When his father dies, a English schoolboy discovers the secret of his mother's identity which his father had tried to hide from him. Determined to learn the mystery of his parent's relationship and find his mother, he travels with his butler and a school friend to the Himalayas. Their many adventures before finding the remote village of Malana, home of Jack's reclusive mother, make for a suspenseful story and a framework for getting to know one area of India. At last reunited with his mother, their future together or apart is left open. The problems and challenges of bi-cultural families makes up part of this interesting story. (12+) ☆

India (English) - 1998 - 35
Agarwah, Deepa (text)
Guhathakurta, Ajanta (illus.)
The toy horse
New Delhi: Children's Book Trust, 1997. [16] p.
ISBN 81-7011-775-5
Toy - Imagination
This picture book describes a brief encounter between two small girls who covet each other's toys. Rami, a gypsy girl whose family makes a living by selling iron tools and decorative handsewn cloth horses by the roadside, decides to sew a horse of her own to play with. Hers is not as perfect as the others, but in her imagination she travels far on its back. One day another small girl insists on buying Rami's cute horse and no other. Rami tearfully agrees to sell it at her mother's insistence, but is rewarded then with the other girl's lovely modern doll in exchange. This is a charmingly illustrated story with universal appeal. (4+) ☆ ☼
(2nd prize, Read-aloud, Competition for Writers of Children's Books, CBT)

India (English) - 1998 - 36
Ghosh, Subir (text)
Bansal, Richa (text)
Chakraborty, Ashim Ranjan (illus.)
The dream machine
New Delhi: Children's Book Trust, 1997. 101 p.
ISBN 81-7011-778-X
Father/Son - Scientific invention - Conspiracy - Friendship - Adventure
The motherless fourteen-year old Shailesh returns home from his boarding school eager to enjoy summer holidays, only to find his workaholic scientist father completely preoccupied with an extraordinary breakthrough discovery - a machine which can convert dreams into visual images. And an international conspiracy of greedy scientists is hot on the tracks, hoping to claim the invention and the considerable rewards. Shailesh and his childhood girlfriend are suddenly caught up in a dramatic, dangerous adventure. This science fiction fantasy is a fast-paced narrative with two interesting youthful protagonists. (12+)
(2nd prize, Science Fiction, Competition for Writers of Children's Books, CBT)

India (English) - 1998 - 37
Sarabhai, Mrinalini (text)
Roy, Subir (illus.)
Stories of India
New Delhi: Children's Book Trust, 1996. 78 p.
ISBN 81-7011-753-4
India/Tales - Creation - Buddha - Mahabharata - Panchatantra - Love - Trial
This collection of eleven tales from the rich storytelling tradition of India's heroic epics and religious legends is written in an accessible, easyto- read style by one of India's foremost dancers and choreographers. Attractive watercolor illustrations throughout the book capture the highlights of the narratives. (5+) ☆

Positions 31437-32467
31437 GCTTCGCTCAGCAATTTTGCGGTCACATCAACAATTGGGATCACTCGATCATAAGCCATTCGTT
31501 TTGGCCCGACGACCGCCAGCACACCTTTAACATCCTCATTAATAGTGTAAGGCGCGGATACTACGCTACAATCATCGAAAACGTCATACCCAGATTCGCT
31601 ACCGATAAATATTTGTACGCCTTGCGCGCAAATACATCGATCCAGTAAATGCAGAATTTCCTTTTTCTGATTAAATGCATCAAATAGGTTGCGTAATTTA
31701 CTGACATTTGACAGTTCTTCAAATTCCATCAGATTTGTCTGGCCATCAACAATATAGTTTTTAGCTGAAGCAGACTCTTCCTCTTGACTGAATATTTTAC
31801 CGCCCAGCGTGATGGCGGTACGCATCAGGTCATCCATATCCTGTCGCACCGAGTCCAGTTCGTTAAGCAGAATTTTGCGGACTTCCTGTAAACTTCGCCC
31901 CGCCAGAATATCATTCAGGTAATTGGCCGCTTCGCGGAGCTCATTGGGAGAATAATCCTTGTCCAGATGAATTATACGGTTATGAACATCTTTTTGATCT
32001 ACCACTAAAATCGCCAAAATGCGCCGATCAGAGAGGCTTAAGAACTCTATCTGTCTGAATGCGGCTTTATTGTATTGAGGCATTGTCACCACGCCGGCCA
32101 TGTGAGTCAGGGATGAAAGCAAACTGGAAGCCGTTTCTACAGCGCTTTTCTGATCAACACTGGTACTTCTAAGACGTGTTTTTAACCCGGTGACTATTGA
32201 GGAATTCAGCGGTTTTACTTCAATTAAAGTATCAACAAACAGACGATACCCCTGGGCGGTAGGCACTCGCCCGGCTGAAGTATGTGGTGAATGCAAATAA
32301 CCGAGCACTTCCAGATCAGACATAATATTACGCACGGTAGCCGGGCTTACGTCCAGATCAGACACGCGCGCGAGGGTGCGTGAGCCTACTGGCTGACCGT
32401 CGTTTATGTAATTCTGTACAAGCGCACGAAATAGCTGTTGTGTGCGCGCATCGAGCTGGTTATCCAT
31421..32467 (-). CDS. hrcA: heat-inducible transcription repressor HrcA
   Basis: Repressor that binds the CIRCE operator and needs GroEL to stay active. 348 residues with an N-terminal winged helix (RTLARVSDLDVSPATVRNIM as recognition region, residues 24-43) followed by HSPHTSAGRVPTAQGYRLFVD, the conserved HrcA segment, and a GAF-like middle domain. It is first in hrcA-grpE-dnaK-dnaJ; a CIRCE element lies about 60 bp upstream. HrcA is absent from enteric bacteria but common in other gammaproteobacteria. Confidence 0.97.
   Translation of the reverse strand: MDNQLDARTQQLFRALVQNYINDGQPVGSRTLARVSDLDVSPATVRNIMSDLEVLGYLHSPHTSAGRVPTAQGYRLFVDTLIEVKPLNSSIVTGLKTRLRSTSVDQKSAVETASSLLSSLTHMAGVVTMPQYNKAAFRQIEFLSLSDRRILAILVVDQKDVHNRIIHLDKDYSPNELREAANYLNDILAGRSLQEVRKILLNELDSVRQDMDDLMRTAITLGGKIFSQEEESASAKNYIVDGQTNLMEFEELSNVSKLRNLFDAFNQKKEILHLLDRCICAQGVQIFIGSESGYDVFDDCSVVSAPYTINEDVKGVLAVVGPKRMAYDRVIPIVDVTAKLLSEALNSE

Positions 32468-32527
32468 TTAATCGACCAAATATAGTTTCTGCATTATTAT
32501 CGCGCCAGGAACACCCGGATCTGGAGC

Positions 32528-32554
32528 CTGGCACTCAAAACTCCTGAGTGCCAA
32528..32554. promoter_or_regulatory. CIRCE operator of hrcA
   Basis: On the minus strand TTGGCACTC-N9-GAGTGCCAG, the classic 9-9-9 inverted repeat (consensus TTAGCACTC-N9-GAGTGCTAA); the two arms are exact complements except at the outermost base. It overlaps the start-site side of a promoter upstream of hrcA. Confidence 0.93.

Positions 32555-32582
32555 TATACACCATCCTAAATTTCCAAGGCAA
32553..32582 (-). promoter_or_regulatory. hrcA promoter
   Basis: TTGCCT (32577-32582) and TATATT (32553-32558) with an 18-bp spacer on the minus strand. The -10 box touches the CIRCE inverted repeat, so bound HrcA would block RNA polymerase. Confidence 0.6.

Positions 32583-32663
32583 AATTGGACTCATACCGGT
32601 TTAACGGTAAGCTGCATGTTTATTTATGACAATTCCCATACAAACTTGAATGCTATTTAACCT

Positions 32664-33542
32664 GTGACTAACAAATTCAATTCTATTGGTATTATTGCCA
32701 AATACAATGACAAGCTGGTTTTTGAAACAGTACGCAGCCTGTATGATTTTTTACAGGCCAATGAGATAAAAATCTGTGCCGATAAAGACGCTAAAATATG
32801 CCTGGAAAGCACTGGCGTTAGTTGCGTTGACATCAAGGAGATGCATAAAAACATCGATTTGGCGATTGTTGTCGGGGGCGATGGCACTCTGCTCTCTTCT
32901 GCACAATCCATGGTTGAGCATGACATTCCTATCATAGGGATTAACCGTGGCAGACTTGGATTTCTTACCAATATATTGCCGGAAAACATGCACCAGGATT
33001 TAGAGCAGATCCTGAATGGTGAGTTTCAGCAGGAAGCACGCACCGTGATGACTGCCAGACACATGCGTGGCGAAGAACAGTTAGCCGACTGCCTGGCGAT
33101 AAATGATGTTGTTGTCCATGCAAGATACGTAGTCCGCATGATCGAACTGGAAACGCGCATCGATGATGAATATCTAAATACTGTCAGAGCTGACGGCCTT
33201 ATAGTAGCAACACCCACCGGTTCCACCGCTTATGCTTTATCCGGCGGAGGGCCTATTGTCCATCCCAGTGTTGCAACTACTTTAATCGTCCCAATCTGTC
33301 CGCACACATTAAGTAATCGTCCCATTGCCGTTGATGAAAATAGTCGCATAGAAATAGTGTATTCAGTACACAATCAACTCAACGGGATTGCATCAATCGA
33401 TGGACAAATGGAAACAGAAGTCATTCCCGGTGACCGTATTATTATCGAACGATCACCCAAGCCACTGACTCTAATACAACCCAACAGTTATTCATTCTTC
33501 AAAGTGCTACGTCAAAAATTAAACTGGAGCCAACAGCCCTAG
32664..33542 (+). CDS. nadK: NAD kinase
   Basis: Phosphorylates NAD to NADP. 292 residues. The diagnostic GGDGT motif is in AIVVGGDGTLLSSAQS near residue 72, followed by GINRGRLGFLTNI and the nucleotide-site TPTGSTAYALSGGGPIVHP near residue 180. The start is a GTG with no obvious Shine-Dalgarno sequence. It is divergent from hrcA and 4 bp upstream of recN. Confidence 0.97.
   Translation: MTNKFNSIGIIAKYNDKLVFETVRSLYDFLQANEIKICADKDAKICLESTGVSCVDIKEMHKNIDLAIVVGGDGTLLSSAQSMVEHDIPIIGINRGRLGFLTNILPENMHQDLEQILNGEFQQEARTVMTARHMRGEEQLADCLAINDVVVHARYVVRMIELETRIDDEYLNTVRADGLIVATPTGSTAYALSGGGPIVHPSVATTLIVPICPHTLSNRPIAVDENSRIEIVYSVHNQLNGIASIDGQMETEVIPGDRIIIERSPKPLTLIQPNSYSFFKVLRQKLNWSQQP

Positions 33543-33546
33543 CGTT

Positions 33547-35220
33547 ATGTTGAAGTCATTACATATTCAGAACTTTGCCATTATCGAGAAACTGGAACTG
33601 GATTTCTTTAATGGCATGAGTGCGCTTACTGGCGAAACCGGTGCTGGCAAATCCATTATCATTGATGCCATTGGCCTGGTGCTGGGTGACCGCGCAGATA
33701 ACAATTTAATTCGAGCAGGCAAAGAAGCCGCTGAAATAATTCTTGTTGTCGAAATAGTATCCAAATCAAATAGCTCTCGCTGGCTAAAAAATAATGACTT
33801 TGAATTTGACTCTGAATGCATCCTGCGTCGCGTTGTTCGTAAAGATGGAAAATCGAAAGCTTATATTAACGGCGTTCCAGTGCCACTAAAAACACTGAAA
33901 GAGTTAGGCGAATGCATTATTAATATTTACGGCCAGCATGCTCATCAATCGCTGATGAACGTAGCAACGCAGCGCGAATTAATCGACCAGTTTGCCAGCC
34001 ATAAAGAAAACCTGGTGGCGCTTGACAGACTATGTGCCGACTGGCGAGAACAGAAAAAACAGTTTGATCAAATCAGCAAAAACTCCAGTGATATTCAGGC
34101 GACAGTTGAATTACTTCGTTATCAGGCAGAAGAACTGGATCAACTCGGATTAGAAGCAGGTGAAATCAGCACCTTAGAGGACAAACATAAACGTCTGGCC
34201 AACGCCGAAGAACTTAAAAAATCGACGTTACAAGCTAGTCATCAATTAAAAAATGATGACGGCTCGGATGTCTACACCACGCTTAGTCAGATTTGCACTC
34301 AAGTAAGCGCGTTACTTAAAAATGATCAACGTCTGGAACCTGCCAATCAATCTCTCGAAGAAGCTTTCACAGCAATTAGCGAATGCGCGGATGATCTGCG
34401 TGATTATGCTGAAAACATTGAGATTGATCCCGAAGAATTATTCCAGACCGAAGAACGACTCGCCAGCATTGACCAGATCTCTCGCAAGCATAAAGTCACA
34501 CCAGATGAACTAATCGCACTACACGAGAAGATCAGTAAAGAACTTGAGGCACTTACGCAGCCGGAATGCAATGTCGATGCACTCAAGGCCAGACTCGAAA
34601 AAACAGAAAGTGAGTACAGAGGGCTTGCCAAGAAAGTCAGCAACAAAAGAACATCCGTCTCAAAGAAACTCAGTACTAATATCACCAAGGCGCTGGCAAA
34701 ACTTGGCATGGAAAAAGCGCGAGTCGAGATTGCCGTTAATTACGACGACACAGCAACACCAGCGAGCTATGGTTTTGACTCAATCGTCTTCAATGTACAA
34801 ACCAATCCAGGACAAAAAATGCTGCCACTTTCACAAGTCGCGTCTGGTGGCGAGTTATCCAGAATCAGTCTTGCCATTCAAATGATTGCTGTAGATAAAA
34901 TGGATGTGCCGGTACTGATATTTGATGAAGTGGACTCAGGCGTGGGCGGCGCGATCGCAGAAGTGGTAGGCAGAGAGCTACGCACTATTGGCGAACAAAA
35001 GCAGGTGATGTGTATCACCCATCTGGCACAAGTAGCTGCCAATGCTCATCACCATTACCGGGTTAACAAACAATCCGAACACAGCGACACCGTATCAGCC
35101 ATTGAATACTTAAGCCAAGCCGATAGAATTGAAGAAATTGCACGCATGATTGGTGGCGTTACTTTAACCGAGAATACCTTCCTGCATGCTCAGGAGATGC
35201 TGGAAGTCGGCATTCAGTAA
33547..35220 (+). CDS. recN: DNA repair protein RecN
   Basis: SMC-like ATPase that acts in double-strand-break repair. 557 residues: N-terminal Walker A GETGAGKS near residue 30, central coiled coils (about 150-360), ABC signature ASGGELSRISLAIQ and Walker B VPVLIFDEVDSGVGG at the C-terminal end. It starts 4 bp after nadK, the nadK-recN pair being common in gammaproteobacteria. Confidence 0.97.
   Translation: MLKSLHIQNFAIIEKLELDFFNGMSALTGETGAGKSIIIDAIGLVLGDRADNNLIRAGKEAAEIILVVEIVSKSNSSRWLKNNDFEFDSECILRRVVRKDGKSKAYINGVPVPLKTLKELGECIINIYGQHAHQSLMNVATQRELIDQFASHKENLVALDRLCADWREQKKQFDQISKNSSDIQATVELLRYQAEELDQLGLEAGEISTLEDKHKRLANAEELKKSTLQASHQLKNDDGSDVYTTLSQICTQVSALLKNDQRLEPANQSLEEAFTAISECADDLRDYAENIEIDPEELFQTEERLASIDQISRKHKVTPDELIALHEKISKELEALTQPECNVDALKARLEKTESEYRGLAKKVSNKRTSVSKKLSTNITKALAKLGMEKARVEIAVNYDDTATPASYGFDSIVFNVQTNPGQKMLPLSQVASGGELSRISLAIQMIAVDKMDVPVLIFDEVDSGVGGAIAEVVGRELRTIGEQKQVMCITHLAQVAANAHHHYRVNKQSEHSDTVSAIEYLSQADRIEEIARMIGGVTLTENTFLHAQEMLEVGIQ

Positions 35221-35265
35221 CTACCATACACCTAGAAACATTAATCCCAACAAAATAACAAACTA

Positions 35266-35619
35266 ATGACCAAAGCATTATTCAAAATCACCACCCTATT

India (English) - 1999 - 33
Agarwal, Deepa (ed.)
Guha, Tapas (illus.)
There's another way! Stories of peace, love & friendship
New Delhi: Madhuban Educational Books/Vikas, 1998. 103 p.
(My great collection)
ISBN 81-259-0596-0
Everyday life - Tolerance - Peace
Ten well-known writers for children have contributed stories to this anthology that reveal the many ways in which an attitude of tolerance and goodwill can make a difference in human relationships. The child protagonists either learn a lesson about life or make a difference to others through their behavior. Well-drawn black-and-white illustrations capture highlights of the stories. (10+) ☆

India (English) - 1999 - 34
Dutta, Swapna
Stories for a winter night
New Delhi: Indus/HarperCollins, 1996. 83 p.
(Peacock for the young)
ISBN 81-7223-214-4
Everyday life - Honesty - Adventure - Friendship
These five anecdotal short stories are set in different areas of India, revealing different styles of life and often simple lessons about life that are gathered from memorable encounters in everyday life. Swapna Dutta creates dialogues and situations that come alive and make for easy reading pleasure. (10+) ☆

India (English) - 2000 - 33
Chandran, Hira Nirodi (text)
Gaidhane, Shankar (illus.)
(<Proper name>)
Hyderabad: Gul Mohar/Orient Longman, 1998. 160 p.
ISBN 81-250-1423-3
Countryside - Drought - City life - Runaway - House servant
Eleven-year old Chikka lives with his older married brother and helps with the rice-farming most of the time, though he still likes to run off and play with his friend or listen to the old neighbor man's stories. But when a drought makes it difficult for the family of four to make ends meet, Chikka impestuously runs away to Bangalore. With luck he finds a post as kitchen helper in a kind family and will be able to send some money back to his family each month. This simple story of a poor uneducated school boy who dreams of a better life and is willing to work and take risks, has likeable characters and an evenly paced plot of adventure and variety. First published abroad in 1962, it still has a fresh feeling and a positive outlook on life. (10+) ☆